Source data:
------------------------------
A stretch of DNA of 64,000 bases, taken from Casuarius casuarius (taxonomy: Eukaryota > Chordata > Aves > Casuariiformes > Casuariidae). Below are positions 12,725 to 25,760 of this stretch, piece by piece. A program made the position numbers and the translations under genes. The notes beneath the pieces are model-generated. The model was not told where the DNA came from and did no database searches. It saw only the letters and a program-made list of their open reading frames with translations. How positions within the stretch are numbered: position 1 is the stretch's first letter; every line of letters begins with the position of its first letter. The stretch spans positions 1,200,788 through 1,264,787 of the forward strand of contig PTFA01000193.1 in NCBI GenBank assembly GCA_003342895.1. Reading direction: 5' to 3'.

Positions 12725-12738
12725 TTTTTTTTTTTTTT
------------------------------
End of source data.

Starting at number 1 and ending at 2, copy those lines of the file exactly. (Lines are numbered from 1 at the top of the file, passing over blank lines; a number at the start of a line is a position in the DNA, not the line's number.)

A stretch of DNA of 64,000 bases, taken from Casuarius casuarius (taxonomy: Eukaryota > Chordata > Aves > Casuariiformes > Casuariidae). Below are positions 12,725 to 25,760 of this stretch, piece by piece. A program made the position numbers and the translations under genes. The notes beneath the pieces are model-generated. The model was not told where the DNA came from and did no database searches. It saw only the letters and a program-made list of their open reading frames with translations. How positions within the stretch are numbered: position 1 is the stretch's first letter; every line of letters begins with the position of its first letter. The stretch spans positions 1,200,788 through 1,264,787 of the forward strand of contig PTFA01000193.1 in NCBI GenBank assembly GCA_003342895.1. Reading direction: 5' to 3'.

Positions 12725-12738